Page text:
Trends in Commercial Cannabis Nutrition
Courtesy of Hawthorne

Trends in Commercial Cannabis Nutrition

A systems approach to growing can position you to capitalize on commercial nutrition trends.

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May 24, 2022

It’s been nearly a decade since Washington and Colorado became the first U.S. states to legalize adult-use cannabis—and almost four years since Canada led the way with nationwide legalization. For commercial cultivators, today’s landscape bears little resemblance to those early days. Current trends in commercial cannabis nutrition are very different from when it all began.

Systems Approach to Growing

With the increase in highly controlled growing environments and technological advances, growers are gravitating toward a more holistic, systems-based approach to growing. Horticulturist Shaye Donald and agronomist Jean-Pierre Fortin, members of the professional technical services team at Hawthorne Gardening Company, work directly with commercial growers to help fine-tune growing practices and product use as part of a comprehensive approach.

While cultivators in the past heavily emphasized nutrition, Donald explains that perspectives are changing. Though nutrition remains integral, it’s being seen as part of the broader whole. More growers are focusing on the integrated growing environment, with nutrition being one piece that works in concert with growing media, irrigation, fertigation, and other aspects of the grow.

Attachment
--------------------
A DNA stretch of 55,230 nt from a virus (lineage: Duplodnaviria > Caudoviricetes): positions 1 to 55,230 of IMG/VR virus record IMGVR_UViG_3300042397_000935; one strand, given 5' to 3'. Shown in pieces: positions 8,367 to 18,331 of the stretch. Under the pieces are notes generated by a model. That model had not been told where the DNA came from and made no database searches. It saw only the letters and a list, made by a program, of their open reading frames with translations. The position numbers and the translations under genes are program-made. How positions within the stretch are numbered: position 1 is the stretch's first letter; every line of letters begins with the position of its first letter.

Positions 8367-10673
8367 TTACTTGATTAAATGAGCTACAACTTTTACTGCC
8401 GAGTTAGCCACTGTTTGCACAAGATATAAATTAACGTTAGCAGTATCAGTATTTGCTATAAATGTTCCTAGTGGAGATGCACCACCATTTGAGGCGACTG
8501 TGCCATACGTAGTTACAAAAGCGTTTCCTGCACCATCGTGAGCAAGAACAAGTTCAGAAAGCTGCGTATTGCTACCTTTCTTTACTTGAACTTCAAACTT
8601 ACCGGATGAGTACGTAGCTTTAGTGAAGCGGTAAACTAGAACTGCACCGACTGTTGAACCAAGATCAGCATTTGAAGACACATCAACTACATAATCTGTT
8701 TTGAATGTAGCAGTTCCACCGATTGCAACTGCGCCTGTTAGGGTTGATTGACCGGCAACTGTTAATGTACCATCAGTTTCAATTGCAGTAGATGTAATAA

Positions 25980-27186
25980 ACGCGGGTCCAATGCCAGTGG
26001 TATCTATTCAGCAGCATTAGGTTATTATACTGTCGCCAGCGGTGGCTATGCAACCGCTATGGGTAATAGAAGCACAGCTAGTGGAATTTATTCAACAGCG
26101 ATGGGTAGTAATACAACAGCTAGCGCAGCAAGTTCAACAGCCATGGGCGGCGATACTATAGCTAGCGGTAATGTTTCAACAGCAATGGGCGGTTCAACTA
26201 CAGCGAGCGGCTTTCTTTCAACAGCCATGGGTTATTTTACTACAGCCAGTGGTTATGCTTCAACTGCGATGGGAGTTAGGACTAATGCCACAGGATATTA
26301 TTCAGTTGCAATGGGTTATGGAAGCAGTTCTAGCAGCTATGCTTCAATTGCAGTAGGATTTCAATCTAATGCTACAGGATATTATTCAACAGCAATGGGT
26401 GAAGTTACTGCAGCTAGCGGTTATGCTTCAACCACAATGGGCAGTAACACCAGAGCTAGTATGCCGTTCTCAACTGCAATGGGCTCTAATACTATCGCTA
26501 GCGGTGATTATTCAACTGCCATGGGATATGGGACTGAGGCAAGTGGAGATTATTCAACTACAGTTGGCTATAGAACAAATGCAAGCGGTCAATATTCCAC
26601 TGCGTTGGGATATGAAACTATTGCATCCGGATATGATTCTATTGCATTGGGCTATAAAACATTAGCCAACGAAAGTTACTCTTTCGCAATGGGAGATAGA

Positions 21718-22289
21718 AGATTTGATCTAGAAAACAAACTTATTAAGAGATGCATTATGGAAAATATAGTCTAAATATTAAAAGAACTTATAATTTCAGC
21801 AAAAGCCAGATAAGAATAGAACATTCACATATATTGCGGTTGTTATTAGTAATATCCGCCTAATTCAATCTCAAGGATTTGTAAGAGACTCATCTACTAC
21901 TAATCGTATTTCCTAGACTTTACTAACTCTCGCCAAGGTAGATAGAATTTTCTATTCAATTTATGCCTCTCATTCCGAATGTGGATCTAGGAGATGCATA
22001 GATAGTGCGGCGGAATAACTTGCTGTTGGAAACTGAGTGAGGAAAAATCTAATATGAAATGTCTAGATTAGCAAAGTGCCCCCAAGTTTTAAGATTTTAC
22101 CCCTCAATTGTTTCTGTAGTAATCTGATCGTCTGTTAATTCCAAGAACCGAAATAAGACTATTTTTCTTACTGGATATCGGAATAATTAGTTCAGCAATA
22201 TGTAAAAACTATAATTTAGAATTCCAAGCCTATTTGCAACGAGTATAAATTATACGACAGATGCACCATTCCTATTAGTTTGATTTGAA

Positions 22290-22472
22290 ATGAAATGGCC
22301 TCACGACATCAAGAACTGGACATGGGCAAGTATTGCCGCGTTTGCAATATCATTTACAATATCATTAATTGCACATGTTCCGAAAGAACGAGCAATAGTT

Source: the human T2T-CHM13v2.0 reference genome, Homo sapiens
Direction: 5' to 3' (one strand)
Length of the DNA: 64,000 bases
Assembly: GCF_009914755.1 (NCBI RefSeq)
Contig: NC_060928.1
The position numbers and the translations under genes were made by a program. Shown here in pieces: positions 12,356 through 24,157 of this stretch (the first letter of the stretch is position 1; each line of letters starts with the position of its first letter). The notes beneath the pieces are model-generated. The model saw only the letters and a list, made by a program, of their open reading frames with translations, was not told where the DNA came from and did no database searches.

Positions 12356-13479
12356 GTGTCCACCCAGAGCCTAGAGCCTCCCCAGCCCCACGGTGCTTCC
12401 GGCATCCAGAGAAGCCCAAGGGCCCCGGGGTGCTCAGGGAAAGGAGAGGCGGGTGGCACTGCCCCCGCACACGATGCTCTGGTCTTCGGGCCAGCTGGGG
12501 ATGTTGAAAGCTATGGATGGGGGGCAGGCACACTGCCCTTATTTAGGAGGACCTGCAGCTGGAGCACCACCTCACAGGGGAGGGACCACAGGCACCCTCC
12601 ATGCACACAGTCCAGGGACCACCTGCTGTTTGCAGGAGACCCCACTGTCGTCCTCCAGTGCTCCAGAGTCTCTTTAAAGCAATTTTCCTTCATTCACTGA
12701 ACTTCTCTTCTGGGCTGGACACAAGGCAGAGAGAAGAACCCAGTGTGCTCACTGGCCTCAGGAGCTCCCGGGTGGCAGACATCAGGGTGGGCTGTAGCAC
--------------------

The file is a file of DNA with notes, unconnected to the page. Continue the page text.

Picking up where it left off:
“Plants, like any living organism, are complex, and so the environment in which they grow isn’t just one piece. It’s a system where they’re all interconnected and affect each other,” Donald says. At Hawthorne, the concept behind this trend is driven home with the Hawthorne 360 initiative. “It’s all about recognizing that this is a system, so we need to take the systems approach to it,” he adds.

Nutrient-Based Crop Steering

Donald shares that crop steering—managing setpoints or inputs throughout the growing process to trigger specific plant responses—is another emerging trend.

“Crop steering is the human aspect of changing these setpoints to get a response that we desire,” he explains.

While growers understand the need for making changes during the crop cycle—from lighting setpoints and fertilization rates to irrigation practices and environmental setpoints such as humidity and temperature—Donald says growers are paying more attention to fine-tuning their setpoints with steering in mind.

“On the nutrient side of things, there’s a lot of different signals we can send to the crop, through different macronutrients especially,” Donald says. By changing nutrient ratios—particularly nitrogen, phosphorus, potassium, calcium, and magnesium—growers can steer plants toward desired responses at different growth stages. One simple example is increasing nitrogen during the vegetative stage to encourage and support leaf and stem growth.

“Then when you move into flowering, you want to provide more of the nutrients for flowering structures and then secondary metabolites,” Donald explains. Hawthorne’s research has focused on refining how to best feed crops to get the responses growers want most. 

Irrigation Automation and Management

The importance of irrigation has long been underestimated. But that’s changing as commercial cultivation moves toward precision automation in water and nutrient delivery—vital to optimal crop steering results.